It certainly has been a while since an update. While I have not been able to get to the wetlands as often as I would like, when I have gone, it has been considerably quieter than usual. I meet others walking there who have had the same experience and wonder, “Where are all the birds? Where are all the mammals?” There are likely several reasons–the large number of off-leash dogs, noise from the SLT, more people using it for running and biking, and of course, climate change. I like going when the weather is bad so I can have it to myself for the most part. That’s how I got to see this amazing mink.
The Climate Strike is a great tool to raise awareness, but among those walking out tomorrow in my hometown, the cognitive dissonance abounds. Animal agriculture is the number one contributor to climate change. Stop denying this and we might get somewhere.
We are coming off a terrible heatwave in my part of the state. Interestingly, when it started last week, the oriole adults and fledglings just disappeared. We still have plenty of catbirds coming to the jelly feeders, but I have not seen an oriole in over a week. There have also been significantly fewer ruby-throated hummingbirds visiting this year.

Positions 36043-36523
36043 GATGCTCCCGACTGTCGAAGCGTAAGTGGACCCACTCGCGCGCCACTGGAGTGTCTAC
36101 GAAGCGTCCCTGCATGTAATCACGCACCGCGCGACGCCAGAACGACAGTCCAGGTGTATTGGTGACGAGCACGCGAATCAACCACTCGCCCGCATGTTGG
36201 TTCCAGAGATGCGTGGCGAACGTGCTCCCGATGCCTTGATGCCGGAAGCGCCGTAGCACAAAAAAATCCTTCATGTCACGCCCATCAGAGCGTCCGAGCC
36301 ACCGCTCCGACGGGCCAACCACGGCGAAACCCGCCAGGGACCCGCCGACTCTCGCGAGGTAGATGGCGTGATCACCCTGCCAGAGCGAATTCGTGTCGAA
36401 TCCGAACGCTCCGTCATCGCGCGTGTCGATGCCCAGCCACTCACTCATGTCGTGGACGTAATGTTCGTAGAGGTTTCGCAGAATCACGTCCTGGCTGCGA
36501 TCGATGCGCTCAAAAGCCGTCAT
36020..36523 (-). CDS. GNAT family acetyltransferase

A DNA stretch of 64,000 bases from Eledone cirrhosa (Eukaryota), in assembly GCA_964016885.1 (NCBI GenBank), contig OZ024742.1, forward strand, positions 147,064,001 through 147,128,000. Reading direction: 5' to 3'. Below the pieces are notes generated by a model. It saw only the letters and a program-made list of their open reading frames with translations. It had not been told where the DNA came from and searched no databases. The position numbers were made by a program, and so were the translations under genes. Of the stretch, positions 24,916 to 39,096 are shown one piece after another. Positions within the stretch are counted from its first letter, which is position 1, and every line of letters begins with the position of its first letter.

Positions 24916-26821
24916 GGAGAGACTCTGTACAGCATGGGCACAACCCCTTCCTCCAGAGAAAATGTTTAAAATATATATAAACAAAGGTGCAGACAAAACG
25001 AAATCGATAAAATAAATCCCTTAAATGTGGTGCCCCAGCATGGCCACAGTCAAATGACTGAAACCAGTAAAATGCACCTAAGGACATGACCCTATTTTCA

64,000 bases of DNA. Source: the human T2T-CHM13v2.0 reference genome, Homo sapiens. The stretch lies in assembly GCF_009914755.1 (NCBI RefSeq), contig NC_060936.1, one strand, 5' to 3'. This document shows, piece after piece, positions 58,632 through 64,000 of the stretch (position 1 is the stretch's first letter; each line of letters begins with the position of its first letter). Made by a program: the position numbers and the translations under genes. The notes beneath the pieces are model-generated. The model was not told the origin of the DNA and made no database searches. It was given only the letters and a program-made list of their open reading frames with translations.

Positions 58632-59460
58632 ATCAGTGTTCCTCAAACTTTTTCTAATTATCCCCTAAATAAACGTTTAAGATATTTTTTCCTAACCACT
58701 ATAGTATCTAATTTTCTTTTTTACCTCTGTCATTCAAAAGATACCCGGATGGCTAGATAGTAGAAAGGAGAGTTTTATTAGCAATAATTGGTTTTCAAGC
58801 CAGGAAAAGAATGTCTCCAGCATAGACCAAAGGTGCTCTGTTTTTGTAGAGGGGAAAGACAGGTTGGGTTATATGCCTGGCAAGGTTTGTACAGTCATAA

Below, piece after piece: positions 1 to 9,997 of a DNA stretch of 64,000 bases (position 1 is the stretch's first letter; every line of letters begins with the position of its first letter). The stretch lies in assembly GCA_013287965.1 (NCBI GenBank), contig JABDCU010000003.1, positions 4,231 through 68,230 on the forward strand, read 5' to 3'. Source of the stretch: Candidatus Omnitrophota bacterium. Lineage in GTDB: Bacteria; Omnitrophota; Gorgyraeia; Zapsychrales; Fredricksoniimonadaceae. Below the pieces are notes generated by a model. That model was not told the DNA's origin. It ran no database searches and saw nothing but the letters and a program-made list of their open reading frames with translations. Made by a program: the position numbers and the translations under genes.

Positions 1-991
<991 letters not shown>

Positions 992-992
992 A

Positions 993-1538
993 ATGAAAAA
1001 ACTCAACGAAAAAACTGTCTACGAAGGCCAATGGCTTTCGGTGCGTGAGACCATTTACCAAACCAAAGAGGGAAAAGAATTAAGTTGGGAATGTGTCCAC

I went for a long walk in the wetlands this morning. Just as I was leaving, a bald eagle came swirling high above. It was amazing to watch them circling lower and lower before dropping down to the water and snatching a fish with such precision. I never get tired of seeing their speed and agility. I have not pinpointed where the nest is, but I know there is one nearby.
One of the best things about cold days at the wetlands is how few humans are around. Fewer humans means I get to see more mammals, and that means coyotes. I love how they watch me from a safe distance. This one was getting ready to turn down the path I was on, saw me, thought better of it, and backed up into some brush. I stopped and waited for her thinking she would come back out and go where she needed to. Sure enough, she came out and ran off in the other direction. It is always a gift to watch them.
It was 16 degrees when I started at the wetlands this morning, so I had it to myself. I got some amazing looks at this norther harrier who landed on the pole right in front of me. It was incredible to see him fly in. He didn’t stay long, but moved to a nearby tree, did a little shrieking, and then was joined by another harrier. They took off together. Wonderful!